Each speaker, ideally, is fed by its' own cable run from a common amplifier output connection point rather than interconnecting between speakers. Tedious perhaps, but this can ease identification of faulty units by reducing disassembly, if service access via the rear panel will not be possible. Alternatively, use bolts and tee-nuts to mount speakers. Although this particular model assumes a continuous rms rating of 10W per speaker, all can be upgraded considerably if desired (x10 max to retain original size). As mentioned above, some automotive speakers employ dual voice coils and stacked magnets.

Mobility being considered important, the drive can be low-voltage (classes C or D), only two amplifiers being required to power the whole array.

Feed for the bass reinforcement (considered mandatory), which can sit nearby, should be taken from the input (L+R via resistors). The filter can be adjustable in frequency (150-500Hz), phase and amplitude and be mounted in the bass units' case together with the bass amp and its' power supply. The bass enclosure can be ported and match the arrays' enclosure in external appearance and form if desired. A common PA design giving an output of 30Wrms (continuous) can meet all three speaker functions, given an array speaker rating of 10W each.


For best and most efficient results with a large body count, fly sound sources, including the bass, radiating down and across the dance area, although reflections from surfaces like rock faces can enhance.

Other arrays

An interesting paper ('Conventional and distributed mode loudspeaker arrays for the application of wave-field synthesis to videoconference' by Jose J. Lopez, Basilio Pueo and Maximo Cobos) covers DML and WFS techniques. In general, DML uses a number of drivers to vibrate a sheet fixed at each edge giving a reasonably even sound field. Since the vibration cannot be seen, an image can be projected on to the sheet. WFS uses two arrays above and below a '3D' TV. Using multiple microphones for the speakers a virtual 3D soundfield can be conveyed, again, over a wider field adding realism. 'The Research of the DML Loudspeakers Properties' by A. Dumčius and L. Bernatavičius gives further modelling.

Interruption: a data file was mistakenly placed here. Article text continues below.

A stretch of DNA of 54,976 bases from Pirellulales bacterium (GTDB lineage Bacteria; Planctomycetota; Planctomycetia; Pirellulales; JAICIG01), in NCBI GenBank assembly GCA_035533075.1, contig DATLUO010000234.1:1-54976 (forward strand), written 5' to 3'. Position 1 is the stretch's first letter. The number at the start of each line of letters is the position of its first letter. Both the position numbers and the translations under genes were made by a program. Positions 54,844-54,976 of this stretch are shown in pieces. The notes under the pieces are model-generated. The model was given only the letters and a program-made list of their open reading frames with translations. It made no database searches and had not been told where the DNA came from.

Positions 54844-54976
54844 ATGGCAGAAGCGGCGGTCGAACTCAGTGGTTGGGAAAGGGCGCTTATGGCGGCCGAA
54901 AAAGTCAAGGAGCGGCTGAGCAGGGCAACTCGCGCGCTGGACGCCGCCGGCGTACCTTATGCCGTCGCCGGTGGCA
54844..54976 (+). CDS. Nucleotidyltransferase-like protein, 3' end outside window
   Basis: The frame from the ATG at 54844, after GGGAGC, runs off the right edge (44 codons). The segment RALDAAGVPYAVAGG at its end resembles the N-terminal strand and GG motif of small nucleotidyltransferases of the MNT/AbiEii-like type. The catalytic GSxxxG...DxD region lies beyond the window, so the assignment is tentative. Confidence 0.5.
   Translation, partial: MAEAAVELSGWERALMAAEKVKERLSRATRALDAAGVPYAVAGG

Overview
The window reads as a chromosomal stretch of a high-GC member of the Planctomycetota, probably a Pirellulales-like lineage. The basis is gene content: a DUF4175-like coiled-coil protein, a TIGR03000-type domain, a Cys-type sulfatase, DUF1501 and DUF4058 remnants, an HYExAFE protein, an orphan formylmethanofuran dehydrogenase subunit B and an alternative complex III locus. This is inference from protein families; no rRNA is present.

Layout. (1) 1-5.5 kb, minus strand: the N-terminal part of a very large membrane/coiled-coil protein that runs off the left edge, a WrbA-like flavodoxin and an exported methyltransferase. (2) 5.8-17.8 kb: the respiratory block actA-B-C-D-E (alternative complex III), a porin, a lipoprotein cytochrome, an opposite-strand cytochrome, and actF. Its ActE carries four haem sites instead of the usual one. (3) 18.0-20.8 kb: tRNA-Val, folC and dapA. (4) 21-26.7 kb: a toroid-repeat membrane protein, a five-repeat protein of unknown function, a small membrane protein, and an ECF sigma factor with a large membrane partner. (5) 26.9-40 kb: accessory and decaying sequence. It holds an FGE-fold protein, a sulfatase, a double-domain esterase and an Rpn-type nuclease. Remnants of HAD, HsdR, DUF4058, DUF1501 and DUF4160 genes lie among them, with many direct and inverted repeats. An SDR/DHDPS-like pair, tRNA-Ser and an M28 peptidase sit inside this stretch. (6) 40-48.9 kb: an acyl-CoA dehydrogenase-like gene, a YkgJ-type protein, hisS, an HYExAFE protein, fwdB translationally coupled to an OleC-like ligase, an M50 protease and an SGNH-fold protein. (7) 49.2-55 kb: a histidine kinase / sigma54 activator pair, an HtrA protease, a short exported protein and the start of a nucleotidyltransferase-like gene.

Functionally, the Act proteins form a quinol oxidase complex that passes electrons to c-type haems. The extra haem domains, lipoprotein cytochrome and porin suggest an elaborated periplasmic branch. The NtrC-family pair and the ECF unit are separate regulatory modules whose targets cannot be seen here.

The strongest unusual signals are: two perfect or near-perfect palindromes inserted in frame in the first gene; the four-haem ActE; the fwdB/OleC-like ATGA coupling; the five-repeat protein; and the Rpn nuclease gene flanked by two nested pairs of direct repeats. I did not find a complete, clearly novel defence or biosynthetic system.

Accommodating a speakers' environment into its' design will increase longevity. Robust construction, and protection for the cones, may figure largely, given that in a youth club say, the system might have to withstand repeated heavy impacts from a football and even heavy rainfall. Grilles and speaker cloth will protect from fingers and splashes but for worst case situations speakers can be shielded by separate cages or rafted on foam in ceilings, notwithstanding fire risks.


A huge range of speaker builder web-sites are available. A quick search, other than manufacturers' sites, included "Useful Conversions and Formulas" (WinISD, by Juha Hartikainen, a freeware design program that includes an oscillator can be downloaded from here too), "Car Audio: Woofer Enclosures" and "Ishtek", which are all worth a look. Pass Laboratories' Kleinhorn, J-Low and El Pipe-O designs offer interesting solutions.

For those daunted by math, the liberty has been taken to create a zipped Excel file that includes parts of "Useful Conversions and Formulas", which can be found here. Any functional errors are entirely mine.